Proposed Eye power station will “decimate” heritage of area

Progress Power wants to build a gas power station at Eye Airfield

Progress Power wants to build a gas power station at Eye Airfield - Credit: Archant

A residents group have claimed part of a proposed power station on a former military airfield will “decimate” the heritage of the area.

Common Concern have made the claims following responses submitted to the examining authority in relation to a proposal by Progress Power at Eye Airfield for a gas-fired power station with a generating capacity of up to 299 megawatts.

The land surrounding the airfield, where the electrical substation is proposed to be sited, has been found to be of national significance, following assessments of the field systems, which are believed to date back to the prehistoric age.

Hilary Butler, from Common Concern, said: “The electrical substation is to decimate not only our countryside but also our heritage.“Progress Power have been repeatedly asked to consider in more depth the effect their proposals will have on our countryside, our built heritage and our communities.

“Now it appears that we have what can only be best described as a rare prehistoric landscape on our doorsteps and this area is now set to be the home of the electrical substation.

“No matter how desperate our need for power can Progress Power really justify decimating what is being described as unusual survivals of considerable significance? Are they to be allowed to cause ‘substantial harm’?

“All for just 65 days a year power generation, that amounts to just four years actual operating time in the power stations anticipated 25-year lifetime.


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“These sites are disappearing fast and there’s no benefit to the people of Suffolk, but we’re going to wipe something out that’s been there for hundreds of years.”

Tom Williamson, professor of Landscape History at the University of East Anglia, for the Eye Airfield Parishes Working Group, said the proposed development will cause substantial harm to a highly important historical landscape which all sides in the argument agree has its origins in the late prehistoric period.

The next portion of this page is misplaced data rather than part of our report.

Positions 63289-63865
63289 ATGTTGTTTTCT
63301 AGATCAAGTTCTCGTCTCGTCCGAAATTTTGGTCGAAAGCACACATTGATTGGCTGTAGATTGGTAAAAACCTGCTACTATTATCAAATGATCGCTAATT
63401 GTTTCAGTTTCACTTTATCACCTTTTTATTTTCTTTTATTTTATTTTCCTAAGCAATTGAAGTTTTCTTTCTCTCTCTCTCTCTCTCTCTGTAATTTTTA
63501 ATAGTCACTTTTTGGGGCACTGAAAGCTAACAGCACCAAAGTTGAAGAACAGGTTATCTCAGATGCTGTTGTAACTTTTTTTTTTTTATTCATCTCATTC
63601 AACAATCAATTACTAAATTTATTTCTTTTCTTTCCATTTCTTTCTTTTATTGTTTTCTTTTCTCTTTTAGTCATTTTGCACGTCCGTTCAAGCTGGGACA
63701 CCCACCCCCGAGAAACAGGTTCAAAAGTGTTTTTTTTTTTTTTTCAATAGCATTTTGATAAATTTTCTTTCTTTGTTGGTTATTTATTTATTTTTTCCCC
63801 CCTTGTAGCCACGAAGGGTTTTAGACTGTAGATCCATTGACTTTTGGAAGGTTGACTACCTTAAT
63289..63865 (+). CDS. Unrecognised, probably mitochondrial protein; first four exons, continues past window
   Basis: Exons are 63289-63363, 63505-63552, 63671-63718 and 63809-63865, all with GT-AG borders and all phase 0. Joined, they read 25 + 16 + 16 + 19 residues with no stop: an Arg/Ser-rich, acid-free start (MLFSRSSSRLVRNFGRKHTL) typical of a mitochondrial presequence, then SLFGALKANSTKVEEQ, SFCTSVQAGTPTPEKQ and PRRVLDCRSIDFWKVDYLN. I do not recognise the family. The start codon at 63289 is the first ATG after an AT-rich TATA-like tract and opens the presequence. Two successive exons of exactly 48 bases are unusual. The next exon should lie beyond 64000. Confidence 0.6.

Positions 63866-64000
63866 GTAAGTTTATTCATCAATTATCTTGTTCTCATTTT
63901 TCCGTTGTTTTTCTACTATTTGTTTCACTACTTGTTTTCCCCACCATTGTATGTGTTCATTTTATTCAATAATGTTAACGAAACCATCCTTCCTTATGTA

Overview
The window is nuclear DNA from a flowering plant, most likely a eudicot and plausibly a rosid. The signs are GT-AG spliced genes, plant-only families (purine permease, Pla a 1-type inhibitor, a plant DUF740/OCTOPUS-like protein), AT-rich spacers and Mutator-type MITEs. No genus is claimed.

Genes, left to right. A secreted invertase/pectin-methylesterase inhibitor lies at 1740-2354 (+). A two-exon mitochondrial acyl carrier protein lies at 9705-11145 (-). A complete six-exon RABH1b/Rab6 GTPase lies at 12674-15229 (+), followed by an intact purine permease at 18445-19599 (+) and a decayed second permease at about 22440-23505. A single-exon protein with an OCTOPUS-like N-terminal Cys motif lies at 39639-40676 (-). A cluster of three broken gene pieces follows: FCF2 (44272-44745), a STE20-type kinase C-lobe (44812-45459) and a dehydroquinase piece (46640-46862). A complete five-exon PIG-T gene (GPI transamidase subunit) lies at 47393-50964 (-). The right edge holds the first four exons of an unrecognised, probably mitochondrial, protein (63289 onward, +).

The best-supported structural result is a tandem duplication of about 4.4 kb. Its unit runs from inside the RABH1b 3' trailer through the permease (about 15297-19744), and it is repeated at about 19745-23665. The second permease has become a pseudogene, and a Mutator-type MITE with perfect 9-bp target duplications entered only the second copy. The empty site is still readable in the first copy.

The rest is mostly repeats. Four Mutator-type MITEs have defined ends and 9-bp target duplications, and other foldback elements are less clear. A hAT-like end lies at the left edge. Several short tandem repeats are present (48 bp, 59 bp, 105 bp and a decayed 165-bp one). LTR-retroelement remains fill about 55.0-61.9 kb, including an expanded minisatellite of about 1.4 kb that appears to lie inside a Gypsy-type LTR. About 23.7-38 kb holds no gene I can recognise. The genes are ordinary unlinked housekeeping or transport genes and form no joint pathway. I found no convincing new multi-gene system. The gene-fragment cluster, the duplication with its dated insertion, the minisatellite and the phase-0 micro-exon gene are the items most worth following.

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Alex Gibson, honorary president of the Prehistoric Society, said: “The removal of such significant assets could be considered substantial harm, and while they could be carefully excavated and archeologically recorded, this is no substitute for leaving them intact in the landscape, standing testament to the way our ancestors created and sustained their agriculturally based society.”

David Eve, inspector of historic buildings and areas for English Heritage, said: “Even if the boundaries represent a palimpsest of surviving later boundaries laid on ancient lines rather than features of prehistoric date they are unusual survivals of considerable significance.”

In a re-assessment of a first draft examining the field systems, Adrian Chadwick said some areas were “considered to be of high significance for the potential contribution they could make to national and regional research objectives” and added: “The boundaries are probably of prehistoric origin, and may preserve deposits or features that could provide absolute dating, palaeo-environmental or artefactual evidence relating to the development of the later prehistoric landscape.

“They might also provide key insights into important medieval or post-medieval agrarian changes.”

Dr Chadwick had originally been commissioned by Parsons Brinckerhoff Ltd, on behalf of Progress Power, to produce a report examining the field systems, but the re-assessment was made independently, as he no longer works on behalf of the engineering and design firm.

A spokesman for Progress Power said: “Progress Power notes Dr Chadwick’s revised report, but as we’re currently in the middle of the Planning Inspectorate’s examination period, we won’t be making any comment.”

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